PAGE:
Spike Lee: Well, I think that anyone who lives in New York, who's lived here, who's spent any time here, knows that it's basically a love-hate relationship, you might say. Even though I still think it's the greatest city in the world and I wouldn't live anywhere else there're still things about it one doesn't like. The love far outweighs the negative.
SL: I love New York. I'm just... It's getting very expensive for people to live here. And also, I mean, if I was mayor I really would look out for affordable housing. And also the public education here is terrible. So I mean, you can't afford a place to live and education is terrible. Those are two key things. And I'm just very fortunate that I'm able to pay for my kids to go to private school but everybody doesn't have that. I'm a product of New York City public school education from kindergarten to John Dewey High School in Coney Island. But the public education's gone down since then.
CG: There's a lot of reform going on.
SL: I saw in the paper today where [former CEO] Jack Welsch from GE, they brought him in. I mean, I don't want to be a hater but I don't know what... I'll be interested to see what effect that has.
CG: It's surreal.
SL: If he brings some of those billions with him and they put them into the school system that'll be good. That's not really the way business works.
CG: How do you find working in the city?
SL: 25th Hour, like a lot of my films, takes place in New York City. I've been very fortunate to make films in the city that I live. I mean it's great going home at night instead of being on location. I think the best actors in the world are here in New York City. And this city is just so vibrant the energy is just phenomenal. Great crews here. All the technicians, all the artists that work in this industry. I've just been very happy with the body that we've been able to do, especially those films we shot here in New York City.
CG: You've done some innovative things over the years, too. I remember reading that you created mentoring programs with the unions.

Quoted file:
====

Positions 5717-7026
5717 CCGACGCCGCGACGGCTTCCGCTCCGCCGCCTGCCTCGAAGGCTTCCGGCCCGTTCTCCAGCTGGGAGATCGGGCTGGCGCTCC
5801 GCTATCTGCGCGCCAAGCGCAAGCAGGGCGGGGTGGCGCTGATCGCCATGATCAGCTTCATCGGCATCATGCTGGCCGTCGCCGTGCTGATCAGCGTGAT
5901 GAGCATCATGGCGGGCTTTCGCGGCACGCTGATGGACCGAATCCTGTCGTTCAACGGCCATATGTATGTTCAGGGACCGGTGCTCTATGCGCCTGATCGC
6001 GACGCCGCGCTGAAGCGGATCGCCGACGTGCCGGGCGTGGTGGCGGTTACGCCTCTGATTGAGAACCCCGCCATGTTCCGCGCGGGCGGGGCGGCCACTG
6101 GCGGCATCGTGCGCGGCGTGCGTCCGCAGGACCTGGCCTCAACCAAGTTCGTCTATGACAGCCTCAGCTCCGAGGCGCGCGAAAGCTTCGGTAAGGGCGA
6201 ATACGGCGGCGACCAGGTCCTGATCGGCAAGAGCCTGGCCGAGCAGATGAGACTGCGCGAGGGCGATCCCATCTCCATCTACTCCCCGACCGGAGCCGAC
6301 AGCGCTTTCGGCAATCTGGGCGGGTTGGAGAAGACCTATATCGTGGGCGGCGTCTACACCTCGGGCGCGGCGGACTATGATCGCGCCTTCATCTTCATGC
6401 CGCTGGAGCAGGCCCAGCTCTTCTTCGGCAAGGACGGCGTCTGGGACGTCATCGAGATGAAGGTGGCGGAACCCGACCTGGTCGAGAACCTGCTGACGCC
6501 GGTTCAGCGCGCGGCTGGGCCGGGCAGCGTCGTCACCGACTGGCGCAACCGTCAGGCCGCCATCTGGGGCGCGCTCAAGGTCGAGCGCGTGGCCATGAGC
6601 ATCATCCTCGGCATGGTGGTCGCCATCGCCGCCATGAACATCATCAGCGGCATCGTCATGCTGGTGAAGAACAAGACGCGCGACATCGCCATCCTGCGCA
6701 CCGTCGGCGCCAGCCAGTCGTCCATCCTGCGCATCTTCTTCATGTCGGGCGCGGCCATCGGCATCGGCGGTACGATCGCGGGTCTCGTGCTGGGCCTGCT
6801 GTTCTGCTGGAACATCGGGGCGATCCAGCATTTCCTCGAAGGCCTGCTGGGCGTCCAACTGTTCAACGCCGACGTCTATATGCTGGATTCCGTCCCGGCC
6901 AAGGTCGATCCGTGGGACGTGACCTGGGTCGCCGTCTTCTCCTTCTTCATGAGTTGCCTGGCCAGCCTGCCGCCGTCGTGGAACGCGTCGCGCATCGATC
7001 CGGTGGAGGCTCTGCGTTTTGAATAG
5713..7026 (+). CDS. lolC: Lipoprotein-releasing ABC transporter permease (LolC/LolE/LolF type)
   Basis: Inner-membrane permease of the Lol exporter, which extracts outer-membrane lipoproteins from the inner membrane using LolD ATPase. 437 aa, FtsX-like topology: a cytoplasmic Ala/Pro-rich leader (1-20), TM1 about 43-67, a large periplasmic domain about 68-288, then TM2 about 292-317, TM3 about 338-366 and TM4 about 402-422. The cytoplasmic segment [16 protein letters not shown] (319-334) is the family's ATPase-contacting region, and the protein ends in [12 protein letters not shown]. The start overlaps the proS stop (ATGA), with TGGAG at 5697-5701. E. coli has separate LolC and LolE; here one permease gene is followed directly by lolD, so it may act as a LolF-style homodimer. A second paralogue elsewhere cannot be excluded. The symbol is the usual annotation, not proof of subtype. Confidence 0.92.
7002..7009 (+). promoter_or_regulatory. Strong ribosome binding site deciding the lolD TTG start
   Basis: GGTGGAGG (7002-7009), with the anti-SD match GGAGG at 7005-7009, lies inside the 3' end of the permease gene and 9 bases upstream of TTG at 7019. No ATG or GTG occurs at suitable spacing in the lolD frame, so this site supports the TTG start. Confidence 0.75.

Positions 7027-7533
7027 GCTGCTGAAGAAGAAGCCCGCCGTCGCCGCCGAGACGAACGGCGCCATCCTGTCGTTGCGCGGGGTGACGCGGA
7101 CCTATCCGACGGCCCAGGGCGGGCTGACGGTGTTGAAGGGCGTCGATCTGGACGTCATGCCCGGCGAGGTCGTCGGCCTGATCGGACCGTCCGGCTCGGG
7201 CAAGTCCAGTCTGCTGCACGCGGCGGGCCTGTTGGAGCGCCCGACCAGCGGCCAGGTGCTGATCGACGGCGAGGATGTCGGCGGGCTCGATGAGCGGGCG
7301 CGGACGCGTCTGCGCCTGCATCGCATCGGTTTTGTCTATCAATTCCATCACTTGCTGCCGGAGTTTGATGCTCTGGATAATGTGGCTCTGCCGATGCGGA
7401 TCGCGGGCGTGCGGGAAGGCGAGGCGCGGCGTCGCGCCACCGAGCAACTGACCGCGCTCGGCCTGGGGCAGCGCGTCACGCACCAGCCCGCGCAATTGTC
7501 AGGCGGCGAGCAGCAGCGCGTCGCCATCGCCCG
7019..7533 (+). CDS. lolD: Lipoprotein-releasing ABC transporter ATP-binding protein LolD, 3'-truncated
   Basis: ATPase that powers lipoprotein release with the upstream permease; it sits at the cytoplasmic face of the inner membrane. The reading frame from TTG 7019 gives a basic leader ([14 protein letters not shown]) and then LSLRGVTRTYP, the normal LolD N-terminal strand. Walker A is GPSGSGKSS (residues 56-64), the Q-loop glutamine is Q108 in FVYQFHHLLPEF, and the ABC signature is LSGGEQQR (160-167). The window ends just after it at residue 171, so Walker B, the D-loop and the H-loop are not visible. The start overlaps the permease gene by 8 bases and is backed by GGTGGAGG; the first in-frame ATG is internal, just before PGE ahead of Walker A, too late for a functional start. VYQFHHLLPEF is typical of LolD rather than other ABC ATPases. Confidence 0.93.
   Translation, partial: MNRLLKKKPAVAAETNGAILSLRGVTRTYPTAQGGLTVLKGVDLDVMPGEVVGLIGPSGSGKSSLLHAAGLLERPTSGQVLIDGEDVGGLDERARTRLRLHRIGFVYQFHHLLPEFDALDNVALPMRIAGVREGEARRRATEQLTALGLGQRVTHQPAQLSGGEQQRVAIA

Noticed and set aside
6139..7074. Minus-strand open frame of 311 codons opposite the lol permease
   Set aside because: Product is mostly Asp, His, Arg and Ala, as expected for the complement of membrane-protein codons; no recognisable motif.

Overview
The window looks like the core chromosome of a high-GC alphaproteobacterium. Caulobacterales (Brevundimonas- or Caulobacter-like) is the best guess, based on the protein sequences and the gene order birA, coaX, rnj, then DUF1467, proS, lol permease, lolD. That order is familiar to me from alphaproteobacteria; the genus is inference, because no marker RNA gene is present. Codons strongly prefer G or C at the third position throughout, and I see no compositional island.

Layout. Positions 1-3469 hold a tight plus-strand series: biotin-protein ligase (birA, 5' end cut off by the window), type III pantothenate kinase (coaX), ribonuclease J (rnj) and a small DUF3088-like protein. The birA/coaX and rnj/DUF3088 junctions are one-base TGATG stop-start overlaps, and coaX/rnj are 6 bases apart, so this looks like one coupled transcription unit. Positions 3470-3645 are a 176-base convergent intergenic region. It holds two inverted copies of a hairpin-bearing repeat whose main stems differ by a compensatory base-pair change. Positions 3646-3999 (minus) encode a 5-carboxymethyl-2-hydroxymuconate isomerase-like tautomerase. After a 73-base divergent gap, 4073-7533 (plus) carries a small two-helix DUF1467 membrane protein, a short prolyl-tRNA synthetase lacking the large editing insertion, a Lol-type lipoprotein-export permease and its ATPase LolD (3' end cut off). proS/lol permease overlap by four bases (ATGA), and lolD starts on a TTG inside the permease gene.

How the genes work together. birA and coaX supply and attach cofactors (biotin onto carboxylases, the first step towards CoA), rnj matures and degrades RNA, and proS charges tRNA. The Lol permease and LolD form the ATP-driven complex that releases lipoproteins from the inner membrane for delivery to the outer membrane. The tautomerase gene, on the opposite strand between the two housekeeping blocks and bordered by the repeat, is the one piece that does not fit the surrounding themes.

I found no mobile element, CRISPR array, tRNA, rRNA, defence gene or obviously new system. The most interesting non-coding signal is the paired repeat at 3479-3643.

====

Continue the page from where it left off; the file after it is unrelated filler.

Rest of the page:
CG: How do you think the process of making films in city has changed over your career?
SL: I just think that the unions realize they have to be more flexible. The people that live here want to work here but if it's cost prohibitive people go elsewhere. And right now a lot of people are still choosing to go to Toronto instead of shooting in New York City, something I haven't done and something I hope I'll never have to do.
CG: Is that built in to your contract?
SL: Oh, I just tell people I'm not doing it in Toronto. You know? Just very plain.
CG: Also, they probably know if they want to make a New York movie in Toronto you're not their guy.
SL: Oh, they know that. First of all, I'll be vilified if I shoot a film in Toronto for New York. And rightfully so!
CG: Yeah, no one would ever get over it. You seem to have a lot of interaction with the city behind the scenes but you also bring in very real incidents and events from the city's history like the "son of Sam" killing spree and Howard Beach...
SL: Howard Beach, and Bensonhurst with Joey Fama and Yusuf Hawkins, you know, from Jungle Fever. [Fama, as part of a gang of white youths, attacked four black teens in 1989, killing Hawkins and adding to the city's building racial tensions.] I mean, a lot of rich stories here. It's ironic you brought up Summer of Sam but that's why we began Summer of Sam with Jimmy Breslin saying "there's eight million stories in the naked city. And this is several of them." It's true.